Like washing machines, look for cold-wash and delayed-start functions. You also want to select a dishwasher with at least a 3.5-star energy rating while an easily accessible filter for regular home maintenance will keep it running efficiently.
Refrigerators and freezers
First, choose the right size refrigerator and freezer for your needs. A big fridge/freezer is wasting energy if it’s half full or overflowing.
Secondly, try and buy a fridge/freezer combo as separate appliances will use more energy.
Third, stars matter. Each additional star on its energy rating label is worth an additional 20% increase in usage when it comes to fridge/freezers and energy efficiency.2
Like fridge and freezers, each additional star on an energy rating label is worth a whopping 20% extra in usage when it comes to televisions and energy efficiency.2 What’s more, larger televisions usually use more energy than smaller models, and LEDs generally use less energy than plasma screens.
What are the most energy-efficient appliances?
For the most part, modern appliances are often the most energy-efficient. Better design, stricter regulations, and a host of innovations are making modern appliances more energy-efficient.
For example: heat pump technology for clothes dryers, LED lights in fridges and eco settings to reduce usage on washing machine cycles.
How do energy-efficient appliances help the environment?
Imagine you have two 500-litre fridges standing side-by-side with different energy rating labels. Fridge A has two stars, while Fridge B has four stars. By choosing Fridge B, you’ll need to use less electricity. The less energy consumption, the better for the environment.
Six ways to reduce your energy bill and save money
Here are some ways you can save electricity on each of the major household appliances:
- heating/cooling. Don’t set your thermostat too low or high; just one degree can increase costs by 10%.2 Additionally, close windows, draw the blinds and seal any cracks where hot or cool air can escape. For cooling specifically, you should also use ceiling fans, turn the AC off at night while you sleep and keep the filter clean;
- washing machines. Wash your clothes in cold water (reduce water heating costs). Use the economy cycle, wait for a full load and wash during off-peak times – if you are on a time of use tariff. If you have solar, run when the sun is shining;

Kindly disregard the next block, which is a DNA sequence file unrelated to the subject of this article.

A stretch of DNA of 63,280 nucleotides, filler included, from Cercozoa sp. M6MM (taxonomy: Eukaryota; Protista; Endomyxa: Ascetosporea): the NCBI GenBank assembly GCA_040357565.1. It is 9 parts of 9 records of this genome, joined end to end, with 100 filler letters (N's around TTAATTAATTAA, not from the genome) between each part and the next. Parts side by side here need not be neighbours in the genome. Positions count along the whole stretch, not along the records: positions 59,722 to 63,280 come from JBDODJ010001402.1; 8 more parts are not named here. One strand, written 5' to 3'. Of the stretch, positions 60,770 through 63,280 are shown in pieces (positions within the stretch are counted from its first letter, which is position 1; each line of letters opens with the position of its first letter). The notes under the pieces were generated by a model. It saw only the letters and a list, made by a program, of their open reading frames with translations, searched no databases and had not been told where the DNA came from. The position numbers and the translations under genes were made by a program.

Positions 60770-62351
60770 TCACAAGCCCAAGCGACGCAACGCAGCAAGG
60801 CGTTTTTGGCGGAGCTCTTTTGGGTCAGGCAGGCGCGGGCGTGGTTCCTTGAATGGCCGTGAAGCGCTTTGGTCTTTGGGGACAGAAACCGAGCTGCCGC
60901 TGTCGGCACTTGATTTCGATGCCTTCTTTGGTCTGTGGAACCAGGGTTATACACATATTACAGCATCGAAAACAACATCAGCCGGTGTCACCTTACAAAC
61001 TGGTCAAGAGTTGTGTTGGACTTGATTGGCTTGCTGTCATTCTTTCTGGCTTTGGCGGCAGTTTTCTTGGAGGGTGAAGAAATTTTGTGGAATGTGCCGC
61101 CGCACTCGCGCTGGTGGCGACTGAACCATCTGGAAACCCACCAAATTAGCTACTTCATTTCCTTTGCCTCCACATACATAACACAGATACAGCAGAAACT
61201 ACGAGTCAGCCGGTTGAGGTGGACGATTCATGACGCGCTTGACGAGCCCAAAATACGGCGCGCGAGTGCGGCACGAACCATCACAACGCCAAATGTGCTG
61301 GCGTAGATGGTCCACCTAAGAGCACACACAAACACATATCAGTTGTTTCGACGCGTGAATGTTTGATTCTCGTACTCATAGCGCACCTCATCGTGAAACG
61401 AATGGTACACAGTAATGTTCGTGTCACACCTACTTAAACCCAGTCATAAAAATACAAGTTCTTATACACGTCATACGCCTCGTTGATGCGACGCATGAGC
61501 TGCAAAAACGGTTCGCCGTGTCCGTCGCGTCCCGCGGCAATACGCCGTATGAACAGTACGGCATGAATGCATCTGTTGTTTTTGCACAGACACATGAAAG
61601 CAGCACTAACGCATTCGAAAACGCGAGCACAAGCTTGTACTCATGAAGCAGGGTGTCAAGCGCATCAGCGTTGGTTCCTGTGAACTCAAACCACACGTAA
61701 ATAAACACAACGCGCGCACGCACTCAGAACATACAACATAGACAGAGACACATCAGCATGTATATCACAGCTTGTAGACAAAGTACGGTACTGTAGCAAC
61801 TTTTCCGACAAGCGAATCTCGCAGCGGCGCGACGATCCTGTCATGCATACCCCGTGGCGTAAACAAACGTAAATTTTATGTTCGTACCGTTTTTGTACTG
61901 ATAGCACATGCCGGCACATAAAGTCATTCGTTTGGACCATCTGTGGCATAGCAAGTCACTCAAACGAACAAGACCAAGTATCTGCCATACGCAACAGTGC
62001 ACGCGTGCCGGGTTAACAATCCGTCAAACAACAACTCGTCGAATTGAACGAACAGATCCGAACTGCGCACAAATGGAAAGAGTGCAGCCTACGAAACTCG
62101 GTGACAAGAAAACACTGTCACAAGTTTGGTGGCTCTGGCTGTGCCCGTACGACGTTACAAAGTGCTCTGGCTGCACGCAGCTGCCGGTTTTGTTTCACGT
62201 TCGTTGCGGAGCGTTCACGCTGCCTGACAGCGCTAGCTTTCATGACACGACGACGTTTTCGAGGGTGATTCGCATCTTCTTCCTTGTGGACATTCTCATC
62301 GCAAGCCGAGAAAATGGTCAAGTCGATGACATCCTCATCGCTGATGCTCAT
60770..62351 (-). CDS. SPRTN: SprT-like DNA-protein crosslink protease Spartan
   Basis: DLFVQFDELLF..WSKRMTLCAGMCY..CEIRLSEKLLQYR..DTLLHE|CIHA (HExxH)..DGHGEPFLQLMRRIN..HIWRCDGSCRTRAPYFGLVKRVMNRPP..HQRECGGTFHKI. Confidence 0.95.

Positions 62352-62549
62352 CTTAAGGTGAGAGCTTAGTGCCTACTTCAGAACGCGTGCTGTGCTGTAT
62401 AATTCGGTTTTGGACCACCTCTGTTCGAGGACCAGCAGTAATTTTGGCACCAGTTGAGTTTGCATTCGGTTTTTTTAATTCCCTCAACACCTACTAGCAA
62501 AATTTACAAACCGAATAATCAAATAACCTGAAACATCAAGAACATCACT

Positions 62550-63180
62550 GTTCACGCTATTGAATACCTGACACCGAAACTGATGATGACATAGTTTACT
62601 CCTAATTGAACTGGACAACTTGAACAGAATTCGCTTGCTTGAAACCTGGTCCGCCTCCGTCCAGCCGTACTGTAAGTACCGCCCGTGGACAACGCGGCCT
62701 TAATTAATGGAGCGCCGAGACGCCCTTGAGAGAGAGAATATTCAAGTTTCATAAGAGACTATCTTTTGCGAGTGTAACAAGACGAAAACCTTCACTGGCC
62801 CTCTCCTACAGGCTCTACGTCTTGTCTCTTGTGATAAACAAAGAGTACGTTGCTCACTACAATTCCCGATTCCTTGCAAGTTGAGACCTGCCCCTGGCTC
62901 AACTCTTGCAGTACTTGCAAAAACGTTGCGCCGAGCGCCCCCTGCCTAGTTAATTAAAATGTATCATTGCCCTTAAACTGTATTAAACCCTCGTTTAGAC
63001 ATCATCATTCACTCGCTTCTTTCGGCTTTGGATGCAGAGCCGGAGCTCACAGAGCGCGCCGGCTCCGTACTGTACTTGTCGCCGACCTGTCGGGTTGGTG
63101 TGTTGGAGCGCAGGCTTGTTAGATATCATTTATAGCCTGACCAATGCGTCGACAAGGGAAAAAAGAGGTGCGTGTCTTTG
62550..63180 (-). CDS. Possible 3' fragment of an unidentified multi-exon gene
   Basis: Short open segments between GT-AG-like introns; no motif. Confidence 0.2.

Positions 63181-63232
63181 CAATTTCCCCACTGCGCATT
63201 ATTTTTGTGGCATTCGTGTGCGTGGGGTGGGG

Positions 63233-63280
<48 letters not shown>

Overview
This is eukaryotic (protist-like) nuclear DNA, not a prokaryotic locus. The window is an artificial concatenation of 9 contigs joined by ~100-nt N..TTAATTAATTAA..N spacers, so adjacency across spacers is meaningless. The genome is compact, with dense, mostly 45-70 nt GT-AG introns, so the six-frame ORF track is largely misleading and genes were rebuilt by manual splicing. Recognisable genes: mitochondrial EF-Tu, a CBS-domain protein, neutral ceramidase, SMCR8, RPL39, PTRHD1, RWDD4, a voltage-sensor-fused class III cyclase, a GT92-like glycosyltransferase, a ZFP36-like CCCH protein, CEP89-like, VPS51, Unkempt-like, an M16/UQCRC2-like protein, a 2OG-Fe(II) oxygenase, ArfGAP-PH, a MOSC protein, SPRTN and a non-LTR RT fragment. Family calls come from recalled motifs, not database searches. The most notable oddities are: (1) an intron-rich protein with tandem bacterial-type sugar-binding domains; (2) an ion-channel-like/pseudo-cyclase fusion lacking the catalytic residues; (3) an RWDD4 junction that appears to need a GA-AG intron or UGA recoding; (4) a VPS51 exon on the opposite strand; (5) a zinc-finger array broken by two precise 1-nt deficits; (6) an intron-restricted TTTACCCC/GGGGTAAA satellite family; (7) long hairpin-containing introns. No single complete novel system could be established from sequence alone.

- clothes dryer. Hang washing outside to dry (weather permitting) will help you save on energy bills;
- dishwasher. Avoid the pre-rinse; most modern dishwashers are strong enough to scour your dishes clean. Always was a full load, wash during off-peak times and opt to air dry after the washing cycle;
- refrigerator and freezer. Don’t be too cool, as the colder, the more expensive. The optimum temperature for a fridge is three to four degrees Celsius. For a freezer, the optimum temperature sits between 15-18°C;4 and
- television. Lower the brightness in the TV’s contrast settings and turn it off at the wall as standby saps energy. This advice also applies to computer monitors.
Bonus tips to reduce energy bills!
- Install LED lights, the most energy-efficient lights on the market.
- When not in use, turn appliances off at the wall.
- Avoid space heaters.
- Consider going solar.
- Buy products with a higher star rating and low energy consumption.
Do you want to know another way you could potentially reduce energy bills? Switch providers!
If you want to compare energy providers, use our free comparison tool; it only takes minutes to compare quotes from some of Australia’s top providers. Our handy service means you won’t need to visit multiple sites to find great value.
Best of all, switching won’t interrupt your service and we handle the messy paperwork.
- Energyrating.gov.au Calculating Running Costs – How Much Could I Save? Accessed September 2020.
- Energyrating.gov. Consumers. Overview. Accessed September 2020.
- Energy Australia. News. Top tips to save energy while keeping cool this summer. 2014. Accessed September 2020.
- FDA.com.au. Refrigerator Thermometers – Cold Facts about Food Safety. Accessed September 2020.